By Mabel (Wheeler) Hobbs – Maple Creek, Sask.
I recall one of my birthdays back in the ‘30s when my parents made ice cream for my June 1st birthday.
Mom made the custard of cream and eggs, which we had plenty of, and dad found enough icy snow from the snowbanks still lingering in the deep coulees to use in the hand-cranked ice cream freezer. My sisters and brother enjoyed the treat and there would have been cake served with it.
Another birthday comes to mind also. Tucked into a trunk containing some very memorable articles lies a small flat box wherein lie 10 small printed cotton handkerchiefs. Their gay coloured or lace-edged borders surround bright flowers on a now slightly yellowed background.
They bring back special memories of my 9th birthday in 1937. Our family had suffered the tragedy of losing our two-year-old baby brother from appendicitis complications in February.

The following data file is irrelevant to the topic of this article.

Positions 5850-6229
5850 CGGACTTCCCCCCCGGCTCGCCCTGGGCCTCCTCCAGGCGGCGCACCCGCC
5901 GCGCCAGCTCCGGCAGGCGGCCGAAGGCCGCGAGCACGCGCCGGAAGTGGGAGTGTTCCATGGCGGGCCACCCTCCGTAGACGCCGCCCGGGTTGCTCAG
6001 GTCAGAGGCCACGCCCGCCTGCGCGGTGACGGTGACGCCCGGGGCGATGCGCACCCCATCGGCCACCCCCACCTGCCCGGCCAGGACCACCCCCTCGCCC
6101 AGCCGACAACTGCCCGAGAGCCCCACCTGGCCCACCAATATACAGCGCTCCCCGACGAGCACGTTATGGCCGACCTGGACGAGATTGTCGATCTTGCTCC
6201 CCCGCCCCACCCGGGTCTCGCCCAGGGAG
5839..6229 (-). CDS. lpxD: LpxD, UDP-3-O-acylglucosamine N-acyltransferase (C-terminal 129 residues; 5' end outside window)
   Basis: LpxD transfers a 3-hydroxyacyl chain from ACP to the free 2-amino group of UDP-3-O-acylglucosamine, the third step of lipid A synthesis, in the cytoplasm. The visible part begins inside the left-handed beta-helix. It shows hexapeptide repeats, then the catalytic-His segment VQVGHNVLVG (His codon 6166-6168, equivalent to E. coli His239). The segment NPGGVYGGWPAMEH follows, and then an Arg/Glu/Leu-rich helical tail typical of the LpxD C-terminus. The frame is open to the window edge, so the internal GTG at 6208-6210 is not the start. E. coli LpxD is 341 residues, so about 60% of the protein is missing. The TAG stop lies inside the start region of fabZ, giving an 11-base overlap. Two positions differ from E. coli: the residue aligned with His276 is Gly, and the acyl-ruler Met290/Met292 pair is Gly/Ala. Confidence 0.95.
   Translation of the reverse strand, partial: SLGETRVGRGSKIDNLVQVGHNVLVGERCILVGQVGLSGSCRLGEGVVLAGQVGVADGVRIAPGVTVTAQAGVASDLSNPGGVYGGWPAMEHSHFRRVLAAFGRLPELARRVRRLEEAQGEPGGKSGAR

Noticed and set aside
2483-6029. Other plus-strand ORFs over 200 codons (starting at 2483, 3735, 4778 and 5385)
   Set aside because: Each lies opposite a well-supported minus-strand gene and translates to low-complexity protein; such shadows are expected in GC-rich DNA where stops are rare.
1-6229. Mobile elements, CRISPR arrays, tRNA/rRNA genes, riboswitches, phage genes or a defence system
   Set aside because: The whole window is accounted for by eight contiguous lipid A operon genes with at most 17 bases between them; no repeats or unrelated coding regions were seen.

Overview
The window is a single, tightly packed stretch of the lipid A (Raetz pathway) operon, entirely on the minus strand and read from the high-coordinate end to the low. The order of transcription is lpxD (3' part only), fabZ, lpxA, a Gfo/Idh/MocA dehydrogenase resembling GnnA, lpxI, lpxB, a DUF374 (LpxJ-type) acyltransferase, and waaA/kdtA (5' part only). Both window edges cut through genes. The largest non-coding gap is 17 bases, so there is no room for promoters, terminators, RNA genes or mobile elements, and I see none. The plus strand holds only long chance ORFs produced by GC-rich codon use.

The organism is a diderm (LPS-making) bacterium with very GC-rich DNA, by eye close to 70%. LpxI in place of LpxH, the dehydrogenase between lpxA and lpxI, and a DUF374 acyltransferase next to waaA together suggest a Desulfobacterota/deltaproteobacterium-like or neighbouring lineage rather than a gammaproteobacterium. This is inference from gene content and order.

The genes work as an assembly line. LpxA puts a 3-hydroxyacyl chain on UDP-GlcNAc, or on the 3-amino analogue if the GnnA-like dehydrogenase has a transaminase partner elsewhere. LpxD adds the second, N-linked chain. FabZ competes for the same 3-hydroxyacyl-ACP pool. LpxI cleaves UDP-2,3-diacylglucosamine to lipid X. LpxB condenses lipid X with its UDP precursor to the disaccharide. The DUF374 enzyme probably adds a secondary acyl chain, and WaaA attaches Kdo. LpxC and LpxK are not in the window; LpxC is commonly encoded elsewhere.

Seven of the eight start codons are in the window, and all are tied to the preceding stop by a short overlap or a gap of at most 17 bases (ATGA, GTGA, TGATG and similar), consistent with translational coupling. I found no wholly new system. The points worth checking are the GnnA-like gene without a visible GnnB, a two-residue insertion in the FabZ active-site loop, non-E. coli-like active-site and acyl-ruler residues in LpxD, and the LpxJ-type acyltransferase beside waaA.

I mourned greatly over his death and it was because of this, I believe, my young friends planned a special birthday for me. On a lovely warm day, we sat in a little group on the grass in the grassy hill schoolyard to eat our lunch and then each young friend gave me a handkerchief. They were, oh, so special. I never used them.
Through the years those young girls scattered and I know some of them have passed on. Where the others are, for most of them, I do not know, but Joyce, Helen, Susie, Phyllis, Doris, Ruth, Helen Kay, and Myrtle – I want to thank you for the memories.
Instead of using those bits of finery, I used hankies our mom made from worn out shirts, tea towels, and salt sacks.
I don’t think she ever put them away after washing them, summer or winter, without first ironing them with the sadirons heated on a wood and coal stove. How simple today to pluck a tissue from a box whenever one is needed.